The German subsidiary of Gazprom is now offering LNG bunkers in the southern Baltic Sea.
Gazprom Group subsidiary, Gazprom Germania GmbH (Gazprom Germania) Wednesday announced that it carried out its first bunkering of a ship with liquefied natural gas (LNG) at the port of Rostock, Germany.
In the early hours of the morning of February 27th, 2016, the M.V. Greenland, a 110-metre cement carrier operated by the Norwegian shipping company KGJ Cement AS, was the first vessel bunkered.
The LNG was transported to Rostock by road tanker and comes after negotiations between Gazprom Germania, the port of Rostock and the local regulatory authority worked out the legal and operative framework necessary to conduct bunkering operations.
Timo Vehrs, Director of Business Development, Gazprom Germania.
Climate-friendly natural gas could replace thousands of tonnes of heavy fuel oil every year
"We believe there is a great deal of potential in the maritime sector. Climate-friendly natural gas could replace thousands of tonnes of heavy fuel oil every year," said Timo Vehrs, Director of Business Development at Gazprom Germania.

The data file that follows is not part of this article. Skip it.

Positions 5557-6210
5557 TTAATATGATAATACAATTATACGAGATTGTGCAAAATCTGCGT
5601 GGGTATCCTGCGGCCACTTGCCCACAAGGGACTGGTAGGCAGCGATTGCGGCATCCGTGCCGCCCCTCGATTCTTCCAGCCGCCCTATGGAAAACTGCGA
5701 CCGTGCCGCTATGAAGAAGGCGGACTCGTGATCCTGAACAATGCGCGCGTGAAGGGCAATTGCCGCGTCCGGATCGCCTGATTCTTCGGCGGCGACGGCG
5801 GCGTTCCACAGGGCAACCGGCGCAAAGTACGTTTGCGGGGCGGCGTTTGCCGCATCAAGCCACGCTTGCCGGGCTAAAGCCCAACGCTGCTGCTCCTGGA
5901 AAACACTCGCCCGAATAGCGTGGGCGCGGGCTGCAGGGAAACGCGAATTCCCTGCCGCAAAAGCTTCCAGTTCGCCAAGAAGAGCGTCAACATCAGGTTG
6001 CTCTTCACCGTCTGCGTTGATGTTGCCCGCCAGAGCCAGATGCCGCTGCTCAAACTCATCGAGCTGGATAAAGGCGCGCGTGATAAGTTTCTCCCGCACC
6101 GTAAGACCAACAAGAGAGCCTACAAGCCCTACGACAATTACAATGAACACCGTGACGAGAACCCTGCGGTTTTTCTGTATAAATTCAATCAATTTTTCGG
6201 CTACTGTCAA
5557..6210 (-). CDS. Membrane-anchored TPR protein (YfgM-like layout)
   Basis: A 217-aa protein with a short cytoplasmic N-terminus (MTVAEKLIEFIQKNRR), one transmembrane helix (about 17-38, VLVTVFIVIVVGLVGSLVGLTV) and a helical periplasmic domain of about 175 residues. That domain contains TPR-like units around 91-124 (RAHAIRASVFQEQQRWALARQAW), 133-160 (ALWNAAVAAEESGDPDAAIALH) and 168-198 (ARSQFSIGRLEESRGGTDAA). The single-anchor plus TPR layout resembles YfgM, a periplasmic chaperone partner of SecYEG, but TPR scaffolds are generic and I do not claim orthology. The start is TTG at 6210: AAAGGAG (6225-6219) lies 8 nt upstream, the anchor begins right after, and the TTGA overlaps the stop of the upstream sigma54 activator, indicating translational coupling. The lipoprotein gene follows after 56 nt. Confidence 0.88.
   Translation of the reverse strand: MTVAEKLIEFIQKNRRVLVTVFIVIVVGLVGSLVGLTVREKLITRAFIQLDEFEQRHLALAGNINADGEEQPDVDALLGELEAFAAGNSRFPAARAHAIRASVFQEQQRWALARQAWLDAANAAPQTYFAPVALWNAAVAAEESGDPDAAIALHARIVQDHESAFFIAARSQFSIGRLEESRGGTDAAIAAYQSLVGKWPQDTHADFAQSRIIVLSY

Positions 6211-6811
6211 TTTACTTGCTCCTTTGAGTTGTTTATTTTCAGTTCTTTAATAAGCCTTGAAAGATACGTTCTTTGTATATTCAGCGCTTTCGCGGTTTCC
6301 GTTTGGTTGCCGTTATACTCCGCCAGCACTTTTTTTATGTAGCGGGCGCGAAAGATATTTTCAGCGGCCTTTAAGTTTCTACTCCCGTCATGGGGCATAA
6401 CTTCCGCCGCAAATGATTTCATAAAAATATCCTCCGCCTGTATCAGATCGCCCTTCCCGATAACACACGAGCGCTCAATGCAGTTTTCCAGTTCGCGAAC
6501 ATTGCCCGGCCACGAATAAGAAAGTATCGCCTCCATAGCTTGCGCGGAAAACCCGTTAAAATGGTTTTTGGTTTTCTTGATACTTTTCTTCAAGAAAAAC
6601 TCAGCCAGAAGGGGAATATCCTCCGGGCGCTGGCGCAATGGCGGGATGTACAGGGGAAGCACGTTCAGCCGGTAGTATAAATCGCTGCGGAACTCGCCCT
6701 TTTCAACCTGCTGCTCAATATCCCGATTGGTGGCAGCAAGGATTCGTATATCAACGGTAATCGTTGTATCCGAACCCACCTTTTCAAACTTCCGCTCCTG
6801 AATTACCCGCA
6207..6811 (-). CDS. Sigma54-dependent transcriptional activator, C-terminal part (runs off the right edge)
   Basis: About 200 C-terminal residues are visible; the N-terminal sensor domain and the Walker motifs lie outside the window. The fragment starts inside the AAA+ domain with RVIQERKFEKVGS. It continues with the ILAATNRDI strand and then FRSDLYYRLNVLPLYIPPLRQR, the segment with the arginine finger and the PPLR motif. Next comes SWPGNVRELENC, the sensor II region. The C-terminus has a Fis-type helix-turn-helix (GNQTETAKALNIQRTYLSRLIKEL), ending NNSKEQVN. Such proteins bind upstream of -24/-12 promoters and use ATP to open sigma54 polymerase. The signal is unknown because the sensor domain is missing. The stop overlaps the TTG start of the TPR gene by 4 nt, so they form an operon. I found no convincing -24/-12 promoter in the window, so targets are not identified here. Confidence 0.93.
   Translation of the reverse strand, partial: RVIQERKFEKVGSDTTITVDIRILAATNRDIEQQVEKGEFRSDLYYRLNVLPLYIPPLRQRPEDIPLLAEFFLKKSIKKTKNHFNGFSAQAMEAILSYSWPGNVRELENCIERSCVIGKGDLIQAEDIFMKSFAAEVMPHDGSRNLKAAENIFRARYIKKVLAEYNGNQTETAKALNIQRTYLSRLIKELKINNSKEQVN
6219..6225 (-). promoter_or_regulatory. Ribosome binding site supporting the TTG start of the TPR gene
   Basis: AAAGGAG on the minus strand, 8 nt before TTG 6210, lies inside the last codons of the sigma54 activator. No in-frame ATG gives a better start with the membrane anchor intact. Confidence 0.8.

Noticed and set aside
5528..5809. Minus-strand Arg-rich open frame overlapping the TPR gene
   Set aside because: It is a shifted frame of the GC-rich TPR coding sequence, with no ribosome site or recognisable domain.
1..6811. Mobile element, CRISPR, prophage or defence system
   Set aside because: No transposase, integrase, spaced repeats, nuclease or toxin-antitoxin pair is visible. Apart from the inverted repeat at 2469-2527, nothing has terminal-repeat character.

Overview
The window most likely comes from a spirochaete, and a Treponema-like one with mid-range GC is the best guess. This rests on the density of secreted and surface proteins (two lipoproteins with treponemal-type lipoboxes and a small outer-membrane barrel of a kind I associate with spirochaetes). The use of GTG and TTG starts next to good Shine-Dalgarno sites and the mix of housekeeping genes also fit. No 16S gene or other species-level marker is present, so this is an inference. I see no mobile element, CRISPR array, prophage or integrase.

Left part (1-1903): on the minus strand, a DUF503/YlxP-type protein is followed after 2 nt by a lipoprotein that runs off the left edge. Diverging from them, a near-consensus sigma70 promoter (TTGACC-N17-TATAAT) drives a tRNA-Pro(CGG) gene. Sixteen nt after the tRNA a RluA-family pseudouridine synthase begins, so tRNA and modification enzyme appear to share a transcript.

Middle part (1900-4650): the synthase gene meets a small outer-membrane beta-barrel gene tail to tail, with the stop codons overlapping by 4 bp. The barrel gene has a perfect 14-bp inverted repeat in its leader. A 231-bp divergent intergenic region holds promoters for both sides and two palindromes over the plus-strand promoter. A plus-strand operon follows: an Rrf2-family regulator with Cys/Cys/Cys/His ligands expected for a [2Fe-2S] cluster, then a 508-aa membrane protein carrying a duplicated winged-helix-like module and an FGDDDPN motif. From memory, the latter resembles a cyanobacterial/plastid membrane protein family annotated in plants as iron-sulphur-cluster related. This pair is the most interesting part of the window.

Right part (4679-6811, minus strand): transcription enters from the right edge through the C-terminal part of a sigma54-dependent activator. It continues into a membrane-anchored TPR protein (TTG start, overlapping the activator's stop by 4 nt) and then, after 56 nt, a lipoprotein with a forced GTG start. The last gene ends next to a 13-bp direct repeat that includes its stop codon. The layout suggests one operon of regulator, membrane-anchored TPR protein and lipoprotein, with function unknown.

"We have now taken a crucial first step in Rostock, where this bunkering operation has shown that the vision of using LNG as bunker fuel has already become a reality."
Jens Aurel Scharner, managing director of the company that manages the port, Hafen-Entwicklungsgesellschaft Rostock mbH, noted, "We are very pleased to witness this new development at our port. We are certain that the opportunity to bunker alternative fuels like LNG will play its part in making us more competitive and encouraging more environmentally friendly ships to call in Rostock."
Gazprom also noted the January 2015 tightening of Emissions Control Area (ECA) regulations to a 0.1 percent sulfur content for marine fuel had led the 2014 signing of a memorandum of understanding with the port of Rostock to cooperate in the LNG market with Gazprom Group.
In July 2014 Ship & Bunker reported that Gazprom had signed the deal to do bunkering on the Baltic Sea.